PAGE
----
In addition, work with your teen to communicate with college or university staff about their accommodations for teens with ADHD and other diagnoses.
Alcohol, drugs and sexual activity may become more accessible once teens are away from home. Be clear about your expectations regarding drug and alcohol use even though your child may not be living at home. Be sure your teen knows where to go—whether on campus or locally-- for reproductive health care. Continue to have conversations about peer pressure, good decisions, and consequences. See “The Transition from High School to College.”
Once your teen is settled into the college routine, keep in close contact and try to get frequent readings about how he is doing academically and socially. This is especially important during the first month or so while teens are still trying to settle in and may not have made many friends yet.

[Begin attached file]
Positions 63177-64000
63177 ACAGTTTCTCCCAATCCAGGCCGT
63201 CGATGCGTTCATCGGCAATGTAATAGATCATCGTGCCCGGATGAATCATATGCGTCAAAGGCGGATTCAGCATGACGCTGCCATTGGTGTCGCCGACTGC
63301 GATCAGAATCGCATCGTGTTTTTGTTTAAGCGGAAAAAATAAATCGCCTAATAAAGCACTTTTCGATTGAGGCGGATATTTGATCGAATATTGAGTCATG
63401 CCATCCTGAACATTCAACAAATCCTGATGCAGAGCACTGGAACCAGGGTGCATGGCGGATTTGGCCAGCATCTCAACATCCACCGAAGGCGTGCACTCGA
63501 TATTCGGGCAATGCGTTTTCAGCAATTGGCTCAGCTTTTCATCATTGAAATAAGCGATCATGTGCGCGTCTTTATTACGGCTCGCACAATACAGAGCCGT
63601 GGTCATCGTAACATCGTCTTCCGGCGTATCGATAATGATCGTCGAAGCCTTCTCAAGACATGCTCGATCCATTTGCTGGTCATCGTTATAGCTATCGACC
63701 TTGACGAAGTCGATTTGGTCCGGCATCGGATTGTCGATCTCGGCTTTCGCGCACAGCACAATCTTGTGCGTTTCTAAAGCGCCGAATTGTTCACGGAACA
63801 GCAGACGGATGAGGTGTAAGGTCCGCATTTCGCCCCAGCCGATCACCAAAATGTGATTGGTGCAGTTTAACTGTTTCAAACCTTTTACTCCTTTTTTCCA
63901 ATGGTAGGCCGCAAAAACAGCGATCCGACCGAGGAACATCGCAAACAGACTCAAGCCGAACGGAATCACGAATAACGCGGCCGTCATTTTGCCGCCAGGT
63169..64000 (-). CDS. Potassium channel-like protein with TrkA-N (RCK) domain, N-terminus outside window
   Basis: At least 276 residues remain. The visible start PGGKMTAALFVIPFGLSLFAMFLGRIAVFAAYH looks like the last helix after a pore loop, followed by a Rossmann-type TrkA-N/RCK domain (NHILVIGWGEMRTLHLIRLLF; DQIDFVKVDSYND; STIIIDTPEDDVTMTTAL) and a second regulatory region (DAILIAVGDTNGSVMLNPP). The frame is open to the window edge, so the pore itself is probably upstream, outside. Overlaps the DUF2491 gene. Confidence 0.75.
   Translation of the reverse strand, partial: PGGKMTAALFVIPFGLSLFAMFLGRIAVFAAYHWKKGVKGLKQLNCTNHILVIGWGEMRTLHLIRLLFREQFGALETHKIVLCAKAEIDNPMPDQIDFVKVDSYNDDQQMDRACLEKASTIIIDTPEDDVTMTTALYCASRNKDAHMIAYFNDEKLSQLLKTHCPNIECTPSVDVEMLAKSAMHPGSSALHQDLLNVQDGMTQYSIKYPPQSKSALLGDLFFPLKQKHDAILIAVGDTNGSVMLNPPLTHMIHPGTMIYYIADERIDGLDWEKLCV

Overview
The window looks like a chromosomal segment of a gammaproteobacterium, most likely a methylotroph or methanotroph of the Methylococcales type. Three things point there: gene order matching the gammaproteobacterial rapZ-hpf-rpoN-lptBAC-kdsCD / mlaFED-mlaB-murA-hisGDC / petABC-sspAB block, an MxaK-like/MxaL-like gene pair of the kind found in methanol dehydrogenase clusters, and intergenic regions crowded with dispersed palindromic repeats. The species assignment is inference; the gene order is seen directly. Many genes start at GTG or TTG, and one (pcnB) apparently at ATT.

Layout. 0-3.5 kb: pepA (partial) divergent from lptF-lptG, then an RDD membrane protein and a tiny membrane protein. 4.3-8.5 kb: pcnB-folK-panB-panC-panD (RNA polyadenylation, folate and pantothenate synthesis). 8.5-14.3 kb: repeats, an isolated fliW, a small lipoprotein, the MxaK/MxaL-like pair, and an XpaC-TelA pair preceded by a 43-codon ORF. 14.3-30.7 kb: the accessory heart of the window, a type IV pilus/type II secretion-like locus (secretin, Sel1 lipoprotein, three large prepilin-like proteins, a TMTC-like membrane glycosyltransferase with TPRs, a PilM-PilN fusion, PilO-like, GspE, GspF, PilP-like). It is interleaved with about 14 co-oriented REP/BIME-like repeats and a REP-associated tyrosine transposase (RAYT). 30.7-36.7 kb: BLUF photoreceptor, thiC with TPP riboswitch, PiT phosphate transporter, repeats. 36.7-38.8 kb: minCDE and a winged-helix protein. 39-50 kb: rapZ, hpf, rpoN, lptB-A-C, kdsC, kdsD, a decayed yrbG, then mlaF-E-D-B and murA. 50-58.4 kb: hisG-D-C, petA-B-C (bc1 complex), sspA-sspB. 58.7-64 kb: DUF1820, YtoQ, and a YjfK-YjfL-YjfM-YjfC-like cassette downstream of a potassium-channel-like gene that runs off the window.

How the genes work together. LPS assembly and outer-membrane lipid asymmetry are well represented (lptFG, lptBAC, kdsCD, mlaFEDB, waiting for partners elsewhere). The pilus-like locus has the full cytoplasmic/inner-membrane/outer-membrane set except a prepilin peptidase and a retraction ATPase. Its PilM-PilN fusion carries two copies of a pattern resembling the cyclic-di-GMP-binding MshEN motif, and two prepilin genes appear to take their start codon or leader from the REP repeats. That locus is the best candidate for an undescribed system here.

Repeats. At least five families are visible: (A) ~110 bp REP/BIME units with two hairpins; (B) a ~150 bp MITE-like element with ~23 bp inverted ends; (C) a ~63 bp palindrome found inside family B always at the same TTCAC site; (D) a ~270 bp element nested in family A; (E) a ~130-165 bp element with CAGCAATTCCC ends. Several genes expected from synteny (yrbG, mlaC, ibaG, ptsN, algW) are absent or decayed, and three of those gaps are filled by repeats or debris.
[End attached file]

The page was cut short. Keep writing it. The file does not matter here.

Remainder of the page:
It’s normal for young people starting at college to have days when they feel sad, homesick, or a bit lost. If these feelings persist or interfere with their ability to work, they should seek help and know that it is normal to do so. Watch for warning signs and be prepared to act. Students need to know that there are specially trained counselors on campus waiting to help and support them.
- Health insurance information
- Up-to-date immunization records
- Information about chronic health conditions
- Medication information including dosage
- Contact information for the primary care provider back home.